Protecting Your Pets from Poisons
March is Poison Prevention Awareness Month and this week is National Poison Prevention Week. Each year, there are more than 100,000 cases of pet poisoning in the U.S. Many of these are caused by household substances that are perfectly harmless to pet owners. But just because something is safe for people doesn’t mean it won’t hurt our beloved pets. We’re certainly not in the business of scaring anyone. But we’ve put together this list of areas to watch so you can keep your fur babies safe.
Many plants are toxic to animals for a reason: as a defense system to keep them from being eaten. But that doesn’t always stop our curious pets.
We know that animals chew grass as a way to settle their stomach. Kittens and puppies are prone to ‘taste’ lots of things as they explore the world.
There are literally thousands of common garden, wild, and house plants that can be toxic to pets. Some simply cause gastrointestinal upset while others contain neurotoxins that can affect the central nervous system. We can’t list them all here so we’ve compiled this short list of the ones you’re most likely to come across. For a comprehensive list, you can consult the ASPCA Toxic Plant List.
Watch out for these plants in your yard or home. Symptoms associated with each are slightly different, but often include vomiting, diarrhea, and excessive drooling.
- Autumn Crocus: part of the Liliaceae family, contains colchicine. They’re highly toxic and can also cause gastrointestinal bleeding, liver and kidney damage, and respiratory failure.
- Azaleas: eating even a few leaves can produce visible signs of toxicity. Without immediate veterinary attention, the pet could fall into a coma and possibly die.
- Cyclamen: the roots of are especially dangerous to pets.
- Daffodils: The flowers contain lycorine, an alkaloid that triggers strong vomiting. Ingestion of the bulb, plant, or flower can cause general symptoms and even possible cardiac arrhythmias or respiratory depression.
- Lilies: Peace, Peruvian, and Calla lilies contain oxalate crystals that cause the minor signs mentioned above. The more dangerous, potentially fatal lilies are true lilies, and these include Tiger, Day, Asiatic, Easter and Japanese Show lilies – all of which are highly toxic to cats. Even small ingestions of 2-3 petals or leaves can result in severe kidney failure.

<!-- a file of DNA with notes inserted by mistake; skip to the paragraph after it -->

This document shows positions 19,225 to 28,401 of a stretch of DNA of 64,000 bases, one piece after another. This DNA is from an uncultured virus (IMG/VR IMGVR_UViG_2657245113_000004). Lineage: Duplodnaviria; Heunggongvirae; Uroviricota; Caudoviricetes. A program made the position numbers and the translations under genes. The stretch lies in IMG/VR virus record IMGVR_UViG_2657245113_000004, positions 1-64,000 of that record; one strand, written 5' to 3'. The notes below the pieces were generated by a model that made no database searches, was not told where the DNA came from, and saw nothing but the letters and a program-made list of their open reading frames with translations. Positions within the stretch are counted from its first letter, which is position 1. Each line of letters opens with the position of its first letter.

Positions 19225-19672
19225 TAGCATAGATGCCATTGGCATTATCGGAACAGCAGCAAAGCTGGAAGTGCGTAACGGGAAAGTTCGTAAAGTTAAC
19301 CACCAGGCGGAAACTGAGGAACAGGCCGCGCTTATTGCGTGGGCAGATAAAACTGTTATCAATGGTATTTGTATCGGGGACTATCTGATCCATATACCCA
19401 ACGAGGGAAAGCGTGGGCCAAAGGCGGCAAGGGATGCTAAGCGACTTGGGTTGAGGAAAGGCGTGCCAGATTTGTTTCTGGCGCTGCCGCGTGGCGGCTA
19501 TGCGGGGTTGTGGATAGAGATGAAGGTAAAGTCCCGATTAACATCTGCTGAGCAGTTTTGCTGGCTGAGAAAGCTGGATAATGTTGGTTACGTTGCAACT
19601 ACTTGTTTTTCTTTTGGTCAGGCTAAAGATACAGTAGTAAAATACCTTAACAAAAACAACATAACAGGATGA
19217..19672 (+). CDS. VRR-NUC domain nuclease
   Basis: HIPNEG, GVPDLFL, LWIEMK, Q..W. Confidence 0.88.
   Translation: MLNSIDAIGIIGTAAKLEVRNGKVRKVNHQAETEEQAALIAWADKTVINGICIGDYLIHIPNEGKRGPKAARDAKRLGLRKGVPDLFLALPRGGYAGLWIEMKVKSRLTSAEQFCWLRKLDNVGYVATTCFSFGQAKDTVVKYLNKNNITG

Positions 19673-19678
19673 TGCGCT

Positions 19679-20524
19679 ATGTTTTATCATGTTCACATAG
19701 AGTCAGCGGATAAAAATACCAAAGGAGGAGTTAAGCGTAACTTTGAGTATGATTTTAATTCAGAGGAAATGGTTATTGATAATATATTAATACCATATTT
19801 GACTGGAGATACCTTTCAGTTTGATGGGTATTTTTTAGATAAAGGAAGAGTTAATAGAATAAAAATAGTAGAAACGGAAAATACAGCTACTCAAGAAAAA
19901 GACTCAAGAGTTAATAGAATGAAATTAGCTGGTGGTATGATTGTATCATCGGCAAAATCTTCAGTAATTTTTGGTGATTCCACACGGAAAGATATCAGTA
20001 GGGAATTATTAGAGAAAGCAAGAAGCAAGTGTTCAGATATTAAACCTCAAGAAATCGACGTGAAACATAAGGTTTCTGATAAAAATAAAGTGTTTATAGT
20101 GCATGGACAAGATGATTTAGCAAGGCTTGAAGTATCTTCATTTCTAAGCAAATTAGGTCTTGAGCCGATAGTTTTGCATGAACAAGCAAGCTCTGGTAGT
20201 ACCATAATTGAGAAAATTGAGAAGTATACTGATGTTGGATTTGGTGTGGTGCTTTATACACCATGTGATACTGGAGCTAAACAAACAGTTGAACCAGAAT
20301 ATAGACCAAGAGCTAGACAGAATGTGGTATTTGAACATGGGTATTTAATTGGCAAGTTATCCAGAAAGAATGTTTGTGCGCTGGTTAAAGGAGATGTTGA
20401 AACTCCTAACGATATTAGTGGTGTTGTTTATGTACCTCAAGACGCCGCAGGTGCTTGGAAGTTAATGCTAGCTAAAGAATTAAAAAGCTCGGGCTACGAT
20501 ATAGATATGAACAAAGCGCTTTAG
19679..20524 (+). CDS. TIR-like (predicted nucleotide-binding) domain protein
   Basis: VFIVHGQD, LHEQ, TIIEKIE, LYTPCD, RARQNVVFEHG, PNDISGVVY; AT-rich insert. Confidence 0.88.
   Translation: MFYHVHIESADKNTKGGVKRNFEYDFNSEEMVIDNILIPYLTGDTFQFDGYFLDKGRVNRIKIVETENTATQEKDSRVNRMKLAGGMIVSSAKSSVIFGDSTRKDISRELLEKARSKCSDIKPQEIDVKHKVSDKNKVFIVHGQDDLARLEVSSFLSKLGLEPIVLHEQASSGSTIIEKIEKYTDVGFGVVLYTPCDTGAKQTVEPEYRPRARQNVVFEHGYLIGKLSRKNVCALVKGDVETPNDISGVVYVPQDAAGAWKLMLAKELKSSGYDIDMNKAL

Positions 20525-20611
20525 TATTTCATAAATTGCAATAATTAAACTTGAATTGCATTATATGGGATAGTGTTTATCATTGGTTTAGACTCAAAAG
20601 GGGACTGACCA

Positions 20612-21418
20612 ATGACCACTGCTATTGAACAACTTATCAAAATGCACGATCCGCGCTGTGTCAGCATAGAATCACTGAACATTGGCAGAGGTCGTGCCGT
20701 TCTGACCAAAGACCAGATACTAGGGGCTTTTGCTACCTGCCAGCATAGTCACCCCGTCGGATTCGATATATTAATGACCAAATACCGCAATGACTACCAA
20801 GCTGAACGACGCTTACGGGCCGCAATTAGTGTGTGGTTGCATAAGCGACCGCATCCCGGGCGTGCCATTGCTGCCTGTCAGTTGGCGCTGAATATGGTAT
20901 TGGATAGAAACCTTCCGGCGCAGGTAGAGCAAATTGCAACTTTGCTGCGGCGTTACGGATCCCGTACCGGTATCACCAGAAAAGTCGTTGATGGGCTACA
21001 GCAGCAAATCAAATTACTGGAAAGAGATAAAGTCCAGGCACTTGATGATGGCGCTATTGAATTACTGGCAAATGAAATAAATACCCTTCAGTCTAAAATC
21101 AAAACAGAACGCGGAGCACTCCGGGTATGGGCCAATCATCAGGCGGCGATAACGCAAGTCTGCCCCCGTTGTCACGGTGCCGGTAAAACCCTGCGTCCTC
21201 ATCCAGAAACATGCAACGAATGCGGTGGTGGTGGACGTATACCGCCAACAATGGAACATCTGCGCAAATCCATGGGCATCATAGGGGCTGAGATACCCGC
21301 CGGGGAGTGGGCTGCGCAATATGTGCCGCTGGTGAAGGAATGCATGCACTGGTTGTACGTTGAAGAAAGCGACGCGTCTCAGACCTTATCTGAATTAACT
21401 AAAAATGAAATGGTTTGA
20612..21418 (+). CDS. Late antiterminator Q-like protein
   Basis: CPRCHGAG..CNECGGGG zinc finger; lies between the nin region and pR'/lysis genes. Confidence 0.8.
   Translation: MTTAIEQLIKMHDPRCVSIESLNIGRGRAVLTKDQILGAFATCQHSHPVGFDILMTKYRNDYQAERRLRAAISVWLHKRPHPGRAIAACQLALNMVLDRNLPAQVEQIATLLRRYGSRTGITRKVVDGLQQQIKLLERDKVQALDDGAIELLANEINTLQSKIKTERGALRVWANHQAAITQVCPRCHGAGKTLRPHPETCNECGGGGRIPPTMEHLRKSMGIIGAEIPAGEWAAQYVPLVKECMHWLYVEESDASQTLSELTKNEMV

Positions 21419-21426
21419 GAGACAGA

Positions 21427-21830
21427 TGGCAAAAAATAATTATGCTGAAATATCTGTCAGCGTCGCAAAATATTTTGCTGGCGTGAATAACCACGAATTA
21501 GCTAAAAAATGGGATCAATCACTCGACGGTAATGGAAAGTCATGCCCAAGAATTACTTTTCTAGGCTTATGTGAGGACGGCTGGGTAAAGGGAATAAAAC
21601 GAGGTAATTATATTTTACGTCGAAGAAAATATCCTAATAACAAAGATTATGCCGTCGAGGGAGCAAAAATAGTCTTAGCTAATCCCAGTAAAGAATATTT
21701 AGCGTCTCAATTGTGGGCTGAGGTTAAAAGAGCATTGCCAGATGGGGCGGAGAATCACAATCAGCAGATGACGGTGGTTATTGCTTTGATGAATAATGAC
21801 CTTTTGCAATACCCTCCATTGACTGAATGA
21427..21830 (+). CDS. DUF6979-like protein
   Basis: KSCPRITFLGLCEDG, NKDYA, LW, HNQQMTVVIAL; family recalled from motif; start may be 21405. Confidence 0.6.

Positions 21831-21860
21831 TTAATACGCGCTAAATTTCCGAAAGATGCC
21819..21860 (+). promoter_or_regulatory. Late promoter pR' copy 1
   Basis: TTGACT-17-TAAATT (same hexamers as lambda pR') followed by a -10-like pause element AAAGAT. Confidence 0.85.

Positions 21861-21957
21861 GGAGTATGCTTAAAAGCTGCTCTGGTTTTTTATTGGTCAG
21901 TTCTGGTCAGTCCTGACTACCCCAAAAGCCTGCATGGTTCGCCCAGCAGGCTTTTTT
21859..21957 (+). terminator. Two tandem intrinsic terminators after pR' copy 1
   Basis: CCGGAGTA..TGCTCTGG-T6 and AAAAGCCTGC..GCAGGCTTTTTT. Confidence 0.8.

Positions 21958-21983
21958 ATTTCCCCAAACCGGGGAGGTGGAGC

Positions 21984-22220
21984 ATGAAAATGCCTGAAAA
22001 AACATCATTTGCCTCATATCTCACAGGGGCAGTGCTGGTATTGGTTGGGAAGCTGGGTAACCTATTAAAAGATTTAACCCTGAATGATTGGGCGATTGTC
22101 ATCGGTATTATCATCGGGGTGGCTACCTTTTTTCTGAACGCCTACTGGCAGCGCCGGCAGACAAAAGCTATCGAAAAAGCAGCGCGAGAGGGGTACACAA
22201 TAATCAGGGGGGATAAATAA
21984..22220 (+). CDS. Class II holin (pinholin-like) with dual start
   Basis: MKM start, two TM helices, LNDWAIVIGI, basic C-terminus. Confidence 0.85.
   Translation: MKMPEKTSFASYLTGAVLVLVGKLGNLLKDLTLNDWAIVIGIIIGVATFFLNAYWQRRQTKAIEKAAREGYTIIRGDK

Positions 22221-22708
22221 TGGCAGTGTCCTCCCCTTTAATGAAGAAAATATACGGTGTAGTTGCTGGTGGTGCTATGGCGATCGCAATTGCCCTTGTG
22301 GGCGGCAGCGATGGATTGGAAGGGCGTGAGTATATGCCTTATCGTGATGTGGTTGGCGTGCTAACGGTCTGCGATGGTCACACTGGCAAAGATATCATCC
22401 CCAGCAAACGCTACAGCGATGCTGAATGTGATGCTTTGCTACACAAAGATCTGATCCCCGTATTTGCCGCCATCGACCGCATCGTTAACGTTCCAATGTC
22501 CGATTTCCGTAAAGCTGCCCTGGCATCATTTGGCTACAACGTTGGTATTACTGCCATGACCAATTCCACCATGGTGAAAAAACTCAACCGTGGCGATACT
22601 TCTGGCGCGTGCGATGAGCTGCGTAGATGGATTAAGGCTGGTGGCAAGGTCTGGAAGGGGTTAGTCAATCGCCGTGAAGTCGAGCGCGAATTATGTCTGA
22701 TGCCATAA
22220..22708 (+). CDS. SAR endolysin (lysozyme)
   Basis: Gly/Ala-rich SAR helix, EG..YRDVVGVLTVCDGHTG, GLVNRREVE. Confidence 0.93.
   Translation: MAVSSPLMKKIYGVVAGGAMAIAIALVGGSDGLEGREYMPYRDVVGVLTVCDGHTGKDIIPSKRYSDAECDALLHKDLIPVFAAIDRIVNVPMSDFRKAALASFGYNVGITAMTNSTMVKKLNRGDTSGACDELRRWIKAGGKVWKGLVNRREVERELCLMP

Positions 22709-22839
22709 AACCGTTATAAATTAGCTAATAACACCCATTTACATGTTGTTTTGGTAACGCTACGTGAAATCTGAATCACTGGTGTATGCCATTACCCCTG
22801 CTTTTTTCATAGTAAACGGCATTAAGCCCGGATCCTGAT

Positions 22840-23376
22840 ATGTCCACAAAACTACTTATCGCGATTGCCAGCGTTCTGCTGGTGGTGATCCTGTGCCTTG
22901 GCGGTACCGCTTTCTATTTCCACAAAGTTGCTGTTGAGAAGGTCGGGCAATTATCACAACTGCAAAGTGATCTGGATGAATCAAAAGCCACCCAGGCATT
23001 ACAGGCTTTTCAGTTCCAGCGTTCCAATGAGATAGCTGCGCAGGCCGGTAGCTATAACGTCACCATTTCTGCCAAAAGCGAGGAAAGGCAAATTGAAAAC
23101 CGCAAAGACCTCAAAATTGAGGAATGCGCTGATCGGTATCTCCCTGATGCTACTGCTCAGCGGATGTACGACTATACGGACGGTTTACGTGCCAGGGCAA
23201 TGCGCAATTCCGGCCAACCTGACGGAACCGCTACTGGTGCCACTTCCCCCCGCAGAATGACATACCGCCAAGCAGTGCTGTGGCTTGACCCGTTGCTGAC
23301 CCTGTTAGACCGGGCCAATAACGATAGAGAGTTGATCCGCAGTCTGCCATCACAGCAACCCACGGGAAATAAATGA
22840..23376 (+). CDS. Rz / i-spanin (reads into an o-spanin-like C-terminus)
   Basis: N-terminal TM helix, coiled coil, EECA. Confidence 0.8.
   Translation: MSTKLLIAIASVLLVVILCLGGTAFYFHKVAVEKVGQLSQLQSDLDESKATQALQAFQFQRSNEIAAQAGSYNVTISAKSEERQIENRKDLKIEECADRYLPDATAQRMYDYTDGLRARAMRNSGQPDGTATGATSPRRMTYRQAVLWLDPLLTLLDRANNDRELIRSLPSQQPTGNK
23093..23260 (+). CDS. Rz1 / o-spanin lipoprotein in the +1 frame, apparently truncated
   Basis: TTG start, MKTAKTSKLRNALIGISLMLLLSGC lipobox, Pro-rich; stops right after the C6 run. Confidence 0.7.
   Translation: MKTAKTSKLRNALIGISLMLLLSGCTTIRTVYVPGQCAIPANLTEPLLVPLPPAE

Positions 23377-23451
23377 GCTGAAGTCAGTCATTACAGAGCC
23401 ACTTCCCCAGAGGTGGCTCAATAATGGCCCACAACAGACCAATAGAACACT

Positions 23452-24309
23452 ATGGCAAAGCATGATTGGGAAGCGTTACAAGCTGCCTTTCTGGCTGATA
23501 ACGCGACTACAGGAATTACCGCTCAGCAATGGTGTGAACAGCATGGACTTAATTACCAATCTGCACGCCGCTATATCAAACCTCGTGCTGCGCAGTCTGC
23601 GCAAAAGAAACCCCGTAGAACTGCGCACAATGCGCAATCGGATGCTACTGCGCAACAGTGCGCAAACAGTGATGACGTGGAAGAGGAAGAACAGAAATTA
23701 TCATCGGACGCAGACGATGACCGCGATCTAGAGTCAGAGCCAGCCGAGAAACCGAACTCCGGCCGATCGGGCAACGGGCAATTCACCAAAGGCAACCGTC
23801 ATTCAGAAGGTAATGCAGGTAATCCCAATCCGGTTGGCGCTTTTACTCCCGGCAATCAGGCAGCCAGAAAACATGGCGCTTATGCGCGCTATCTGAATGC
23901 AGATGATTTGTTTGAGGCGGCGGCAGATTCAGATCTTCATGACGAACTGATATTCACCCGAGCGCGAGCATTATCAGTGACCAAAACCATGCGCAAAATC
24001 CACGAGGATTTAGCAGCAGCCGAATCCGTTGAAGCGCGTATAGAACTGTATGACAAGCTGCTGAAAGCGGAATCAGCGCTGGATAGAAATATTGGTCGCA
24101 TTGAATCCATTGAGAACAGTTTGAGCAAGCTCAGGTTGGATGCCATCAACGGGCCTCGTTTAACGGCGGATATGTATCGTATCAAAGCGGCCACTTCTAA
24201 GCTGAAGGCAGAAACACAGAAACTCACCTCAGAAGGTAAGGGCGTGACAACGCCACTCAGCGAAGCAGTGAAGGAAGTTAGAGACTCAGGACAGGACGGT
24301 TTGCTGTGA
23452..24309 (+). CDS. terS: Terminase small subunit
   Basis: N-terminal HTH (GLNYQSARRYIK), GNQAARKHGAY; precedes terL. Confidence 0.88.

- Tulips & Hyacinths: Tulips contain allergenic lactones while hyacinths contain similar alkaloids. The toxins are very concentrated in the bulbs.
Most of these are common to a home garden or as potted plants. Keep an eye out if your dog likes digging up the bulbs in the garden. Signs may be seen immediately but can be delayed for days.
People Foods to Avoid
- Alcohol: symptoms of exposure are similar to humans who drink to excess, except pets can be much more sensitive. Pets should never drink products that alcohol.
- Chocolate, Coffee, and Caffeine: all contain substances called methylxanthines, which are found in cacao seeds can cause vomiting and diarrhea, panting, excessive thirst and urination, hyperactivity, abnormal heart rhythm, tremors, seizures and even death. Darker chocolate is more dangerous than milk chocolate.
- Grapes and Raisins: although the toxic substance within grapes and raisins is unknown, these fruits can cause kidney failure in dogs.
- Macadamia Nuts: macadamia nuts can cause weakness, depression, vomiting, tremors and hyperthermia in dogs. Signs usually appear within 12 hours of ingestion and can last approximately 12 to 48 hours.
- Onions, Garlic, Chives: These vegetables and herbs can cause gastrointestinal irritation and could lead to red blood cell damage. Although cats are more susceptible, dogs are also at risk if a large enough amount is consumed.
- Xylitol: used as a sweetener in many products including gum, candy, baked goods and toothpaste, it can cause insulin release in most species, which causes hypoglycemia (lowered sugar levels) and can lead to liver failure. Vomiting, lethargy and loss of coordination can progress to seizures and liver failure.
Perhaps the most common form of poisoning occurs in the household when pet parents are away. A bored or curious animal may chew containers to pass the time and then ingest whatever is contained within. Be sure to keep these common but dangerous items stored safely out of your pet’s reach.
- Detergents, Soaps, and Washes: Scented products could attract and confuse your pet into thinking its food. Alkaline products, like cationic detergents, can cause drooling, vomiting, oral and esophageal ulcers. Glycerin or other emollients cause loose stools or diarrhea.
- Essential Oils: toxicity varies widely among specific oils. Effects such as gastrointestinal upset, central nervous system depression and even liver damage could occur if ingested in quantity. Inhalation of the oils could lead to aspiration pneumonia. Cats seem especially sensitive.
- Over-the-Counter and Prescription Medications: ADD medications contain amphetamines. Non-steroidal anti-inflammatory drugs (NSAIDs) like ibuprofen and naproxen are dangerous because pets metabolize and eliminate these drugs differently than humans do. Even small amounts can cause significant medical problems in dogs, including gastrointestinal ulcers and kidney failure. Safely store Kaopectate, Pepto Bismol, and other aspirin-containing products which can cause gastric bleeding and liver damage.
If you suspect your pet has ingested or been exposed to a toxic item, its important to act quickly. Accurate and timely identification of the suspected substance is very important. Bring the plant, container, package, or label to their veterinarian immediately for care or call the 24-Hour ASPCA Poison Control Hotline at 1-888-426-4435. Quick thinking and decisive action may save the life of your pet.